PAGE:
Comment: The danger of private companies spying on British schoolchildren

Jeff Gould by Jeff Gould, SafeGov.org
Friday, May 31, 2013

The recently revived debate over the UK's draft communications data bill and its so-called snoopers' charter raises justifiable concerns about government attempts to monitor citizens' internet browsing behaviour and email correspondence with the cooperation of private companies.

Government CIOs Eye Business Apps in Cloud Transition

Kenneth Corbin, CIO,  Friday, May 31, 2013

Cloud computing, identified by the White House as a chief priority for the federal government, is slowly gaining traction throughout the agencies, which CIOs are steering toward a point where unique, mission-critical applications will join commodity functions like email in the cloud, federal IT executives said Thursday during a panel discussion here at a government cloud computing conference.

Schools and the cloud: will schools allow students to be profiled and advertised to in the course of their school-day?

Cory Doctorow, Boing Boing,  Thursday, May 30, 2013

Technology companies are moving rapidly to get tools like email and document creation services into schools. This link to a recent survey of schools in the UK shows that use of such technology is expected to bring significant educational and social benefits. However, it also reveals that schools have deep concerns that providers of these services will mine student emails, documents or web browsing behaviour to build profiles for commercial purposes, such as serving advertisements.

Federal CIOs Must Embrace Hybrid IT in Shift to Cloud

Kenneth Corbin, CIO,  Thursday, May 30, 2013

With the agencies of the federal government in various stages of shifting their IT operations to the cloud, CIOs must take a considered approach that places cloud computing in the context of a host of other factors, chiefly the agency mission, but also the prevailing currents that are reshaping the technology landscape, a top analyst with Gartner said on Thursday.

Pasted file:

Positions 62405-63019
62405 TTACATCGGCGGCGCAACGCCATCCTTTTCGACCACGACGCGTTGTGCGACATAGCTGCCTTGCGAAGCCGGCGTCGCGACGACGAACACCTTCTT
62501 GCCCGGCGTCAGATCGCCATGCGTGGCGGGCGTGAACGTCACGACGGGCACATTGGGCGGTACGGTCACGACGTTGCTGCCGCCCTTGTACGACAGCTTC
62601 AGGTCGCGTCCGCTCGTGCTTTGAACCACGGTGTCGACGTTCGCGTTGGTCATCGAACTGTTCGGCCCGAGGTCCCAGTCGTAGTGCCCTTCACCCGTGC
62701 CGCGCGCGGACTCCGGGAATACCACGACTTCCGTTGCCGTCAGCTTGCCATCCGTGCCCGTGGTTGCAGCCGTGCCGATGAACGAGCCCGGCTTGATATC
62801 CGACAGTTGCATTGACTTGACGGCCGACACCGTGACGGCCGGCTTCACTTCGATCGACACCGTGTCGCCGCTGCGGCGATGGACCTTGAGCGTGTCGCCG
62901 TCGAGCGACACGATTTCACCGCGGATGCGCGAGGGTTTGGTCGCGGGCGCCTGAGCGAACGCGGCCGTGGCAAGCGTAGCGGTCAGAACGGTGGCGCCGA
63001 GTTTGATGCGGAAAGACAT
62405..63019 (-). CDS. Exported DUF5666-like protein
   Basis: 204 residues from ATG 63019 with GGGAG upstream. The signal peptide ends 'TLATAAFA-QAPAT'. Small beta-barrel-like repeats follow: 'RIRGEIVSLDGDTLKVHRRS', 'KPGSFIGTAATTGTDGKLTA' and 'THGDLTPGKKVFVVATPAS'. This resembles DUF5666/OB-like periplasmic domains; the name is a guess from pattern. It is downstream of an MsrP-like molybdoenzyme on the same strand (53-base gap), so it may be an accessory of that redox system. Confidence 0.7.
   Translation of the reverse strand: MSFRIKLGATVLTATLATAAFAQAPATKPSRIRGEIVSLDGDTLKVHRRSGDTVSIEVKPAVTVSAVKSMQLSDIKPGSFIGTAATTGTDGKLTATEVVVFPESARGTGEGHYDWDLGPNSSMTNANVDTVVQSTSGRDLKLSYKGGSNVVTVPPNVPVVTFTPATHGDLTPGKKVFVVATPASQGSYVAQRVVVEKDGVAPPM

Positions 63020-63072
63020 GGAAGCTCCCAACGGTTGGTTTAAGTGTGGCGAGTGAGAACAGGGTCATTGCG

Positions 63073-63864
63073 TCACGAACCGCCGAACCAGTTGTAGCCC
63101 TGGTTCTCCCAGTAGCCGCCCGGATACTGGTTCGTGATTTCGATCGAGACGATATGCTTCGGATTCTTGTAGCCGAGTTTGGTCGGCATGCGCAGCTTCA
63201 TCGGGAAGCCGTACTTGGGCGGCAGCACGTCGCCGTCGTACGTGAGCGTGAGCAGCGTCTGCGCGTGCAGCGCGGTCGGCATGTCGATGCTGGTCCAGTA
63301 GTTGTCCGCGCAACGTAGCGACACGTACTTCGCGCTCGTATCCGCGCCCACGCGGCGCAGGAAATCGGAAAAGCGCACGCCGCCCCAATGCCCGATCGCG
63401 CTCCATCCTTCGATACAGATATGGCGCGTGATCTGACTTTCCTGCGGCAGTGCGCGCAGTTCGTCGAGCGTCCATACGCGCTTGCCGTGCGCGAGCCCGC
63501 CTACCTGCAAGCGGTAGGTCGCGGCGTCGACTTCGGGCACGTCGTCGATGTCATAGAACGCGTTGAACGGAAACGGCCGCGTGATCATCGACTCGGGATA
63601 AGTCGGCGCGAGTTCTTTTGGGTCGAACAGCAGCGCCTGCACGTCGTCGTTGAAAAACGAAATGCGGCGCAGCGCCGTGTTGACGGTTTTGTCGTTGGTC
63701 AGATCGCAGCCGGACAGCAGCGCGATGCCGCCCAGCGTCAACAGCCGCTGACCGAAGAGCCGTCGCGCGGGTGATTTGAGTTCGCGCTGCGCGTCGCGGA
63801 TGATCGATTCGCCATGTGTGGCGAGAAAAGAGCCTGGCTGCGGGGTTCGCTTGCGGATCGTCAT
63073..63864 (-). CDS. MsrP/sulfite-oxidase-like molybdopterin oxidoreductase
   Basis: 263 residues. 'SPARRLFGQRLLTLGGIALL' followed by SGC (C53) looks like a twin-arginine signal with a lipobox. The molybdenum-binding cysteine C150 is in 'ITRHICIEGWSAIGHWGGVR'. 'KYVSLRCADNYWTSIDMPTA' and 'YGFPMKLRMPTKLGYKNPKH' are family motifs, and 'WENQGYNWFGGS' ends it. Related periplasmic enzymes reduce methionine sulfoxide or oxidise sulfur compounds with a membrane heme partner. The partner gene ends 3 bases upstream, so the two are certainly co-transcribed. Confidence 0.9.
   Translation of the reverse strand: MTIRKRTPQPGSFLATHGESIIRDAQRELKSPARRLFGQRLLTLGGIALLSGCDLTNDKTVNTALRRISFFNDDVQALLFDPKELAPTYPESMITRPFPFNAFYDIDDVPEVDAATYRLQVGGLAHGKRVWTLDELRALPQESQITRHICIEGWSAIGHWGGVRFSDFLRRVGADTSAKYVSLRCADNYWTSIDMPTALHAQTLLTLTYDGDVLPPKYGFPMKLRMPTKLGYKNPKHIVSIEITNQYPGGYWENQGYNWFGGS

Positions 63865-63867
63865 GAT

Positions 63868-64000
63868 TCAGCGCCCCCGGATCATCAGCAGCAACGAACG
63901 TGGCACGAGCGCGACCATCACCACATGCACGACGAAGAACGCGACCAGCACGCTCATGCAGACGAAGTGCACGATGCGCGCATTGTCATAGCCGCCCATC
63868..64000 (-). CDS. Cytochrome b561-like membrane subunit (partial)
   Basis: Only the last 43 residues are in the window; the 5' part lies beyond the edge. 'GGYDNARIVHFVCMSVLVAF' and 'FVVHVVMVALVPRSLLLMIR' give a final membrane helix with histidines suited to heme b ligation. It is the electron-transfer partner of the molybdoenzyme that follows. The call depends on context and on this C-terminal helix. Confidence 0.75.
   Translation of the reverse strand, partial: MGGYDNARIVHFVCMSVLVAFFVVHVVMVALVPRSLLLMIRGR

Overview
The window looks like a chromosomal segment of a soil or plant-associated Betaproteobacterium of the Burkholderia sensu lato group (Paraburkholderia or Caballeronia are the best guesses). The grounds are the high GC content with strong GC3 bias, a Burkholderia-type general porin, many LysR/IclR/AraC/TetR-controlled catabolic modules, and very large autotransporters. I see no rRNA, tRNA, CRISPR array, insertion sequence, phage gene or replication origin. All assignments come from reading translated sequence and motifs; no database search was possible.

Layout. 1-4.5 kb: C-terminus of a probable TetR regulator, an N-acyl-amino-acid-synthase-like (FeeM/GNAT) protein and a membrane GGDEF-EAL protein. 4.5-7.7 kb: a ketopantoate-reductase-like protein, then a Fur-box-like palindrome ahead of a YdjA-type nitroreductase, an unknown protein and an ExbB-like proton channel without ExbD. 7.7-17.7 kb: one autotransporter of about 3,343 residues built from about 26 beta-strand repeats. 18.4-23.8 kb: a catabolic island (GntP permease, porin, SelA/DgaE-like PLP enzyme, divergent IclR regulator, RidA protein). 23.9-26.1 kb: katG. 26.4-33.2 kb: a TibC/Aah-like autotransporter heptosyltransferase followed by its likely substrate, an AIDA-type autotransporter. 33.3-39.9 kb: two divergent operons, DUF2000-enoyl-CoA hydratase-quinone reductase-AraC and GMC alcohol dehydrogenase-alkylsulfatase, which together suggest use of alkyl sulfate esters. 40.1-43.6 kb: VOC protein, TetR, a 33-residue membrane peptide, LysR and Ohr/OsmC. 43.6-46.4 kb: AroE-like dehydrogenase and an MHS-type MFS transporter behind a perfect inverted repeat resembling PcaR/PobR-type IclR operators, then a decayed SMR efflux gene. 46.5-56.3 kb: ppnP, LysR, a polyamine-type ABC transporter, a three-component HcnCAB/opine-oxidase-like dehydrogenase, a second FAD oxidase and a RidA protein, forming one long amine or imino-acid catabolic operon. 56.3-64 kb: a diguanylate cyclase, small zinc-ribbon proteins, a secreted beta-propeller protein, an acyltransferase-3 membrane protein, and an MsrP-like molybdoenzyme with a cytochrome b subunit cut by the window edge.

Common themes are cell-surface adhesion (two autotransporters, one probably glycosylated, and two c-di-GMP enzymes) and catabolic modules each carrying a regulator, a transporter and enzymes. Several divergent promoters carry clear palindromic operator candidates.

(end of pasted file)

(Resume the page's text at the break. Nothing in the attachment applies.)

British Government IT Projects Running Late

Gary Flood, InformationWeek Government,  Thursday, May 30, 2013

The British government on Friday revealed the state of progress of its biggest projects -- a welcome piece of openness tarnished by the news that at least four of its most prominent IT endeavors, including its Universal Credit and G-Cloud program, might be in trouble.

Could Cloud be the Answer to Secure, Real-Time Information Sharing for Critical Industries?

Julie Anderson by Julie Anderson, Civitas Group
Wednesday, May 29, 2013

When global information and analytics provider IHS Inc. lost several terabytes of information regarding U.S. chemical, biological, radiological and nuclear materials to an Iranian hacking group this past February, the company had no way of quickly and securely communicating the incident to the appropriate government agencies. This inability of companies to easily share cyber threat information with the government and other businesses is a key barrier to protecting our nation against ever-increasing internet-based attacks.

Exposure of DHS Employees’ Personal Data Shows Widespread Risk

Aliya Sternstein, NextGov,  Wednesday, May 29, 2013

Law enforcement authorities tipped off the Homeland Security Department to a software error that had exposed personal details of DHS employees holding security clearances -- not the contractor responsible for protecting the data, underscoring a potential weakness in the federal procurement cycle.

Australian government unveils national cloud strategy

Josh Taylor, ZDNet,  Wednesday, May 29, 2013

The Australian government has set out new rules for government agencies to consider cloud first in procurement, and to begin moving websites into the public cloud as part of the new National Strategy for Cloud Computing released today.

European Data Protection Authorities argue for clear limits to profiling

Article 29 Data Protection Working Party,  Tuesday, May 28, 2013

Connecting personal data to create and use profiles has become an important challenge for individuals’ rights and freedoms. Profiling enables companies as well as public authorities to determine, analyze or predict peoples’ personality or aspects of their personality – especially their behaviour, interests and habits. Furthermore, people usually do not know that and to what extent they are being profiled.

Defense cloud contract open to competition (again)

Frank Kankel, Federal Computer Week,  Tuesday, May 28, 2013

The Defense Information Systems Agency wants competition for a sole-source contract it originally awarded in April for big data cloud storage.